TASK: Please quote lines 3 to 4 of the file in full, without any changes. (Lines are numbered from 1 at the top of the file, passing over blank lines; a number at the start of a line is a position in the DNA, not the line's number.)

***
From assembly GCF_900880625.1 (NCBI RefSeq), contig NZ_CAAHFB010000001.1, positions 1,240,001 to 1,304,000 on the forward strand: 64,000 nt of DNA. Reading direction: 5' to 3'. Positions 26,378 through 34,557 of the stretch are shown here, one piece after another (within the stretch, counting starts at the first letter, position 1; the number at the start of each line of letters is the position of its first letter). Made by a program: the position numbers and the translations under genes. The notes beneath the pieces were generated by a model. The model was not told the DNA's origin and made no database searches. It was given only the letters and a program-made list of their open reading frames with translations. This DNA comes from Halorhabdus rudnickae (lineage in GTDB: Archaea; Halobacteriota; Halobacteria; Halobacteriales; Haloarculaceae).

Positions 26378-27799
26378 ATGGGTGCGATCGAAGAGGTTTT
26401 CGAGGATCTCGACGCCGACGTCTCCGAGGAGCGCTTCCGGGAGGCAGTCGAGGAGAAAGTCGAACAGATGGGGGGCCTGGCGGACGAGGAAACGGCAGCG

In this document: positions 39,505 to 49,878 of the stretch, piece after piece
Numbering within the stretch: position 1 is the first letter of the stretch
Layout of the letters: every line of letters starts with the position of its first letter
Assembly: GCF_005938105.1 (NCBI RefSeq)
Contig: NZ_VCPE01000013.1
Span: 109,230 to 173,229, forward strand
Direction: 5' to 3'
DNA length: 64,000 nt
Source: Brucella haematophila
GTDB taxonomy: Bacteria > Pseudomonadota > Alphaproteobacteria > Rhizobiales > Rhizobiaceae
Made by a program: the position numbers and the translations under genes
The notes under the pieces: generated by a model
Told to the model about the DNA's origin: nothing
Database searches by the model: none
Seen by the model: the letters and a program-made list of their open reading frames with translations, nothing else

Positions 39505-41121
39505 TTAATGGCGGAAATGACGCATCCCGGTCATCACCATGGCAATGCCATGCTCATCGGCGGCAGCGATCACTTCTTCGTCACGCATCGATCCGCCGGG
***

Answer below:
26378 ATGGGTGCGATCGAAGAGGTTTT
26401 CGAGGATCTCGACGCCGACGTCTCCGAGGAGCGCTTCCGGGAGGCAGTCGAGGAGAAAGTCGAACAGATGGGGGGCCTGGCGGACGAGGAAACGGCAGCG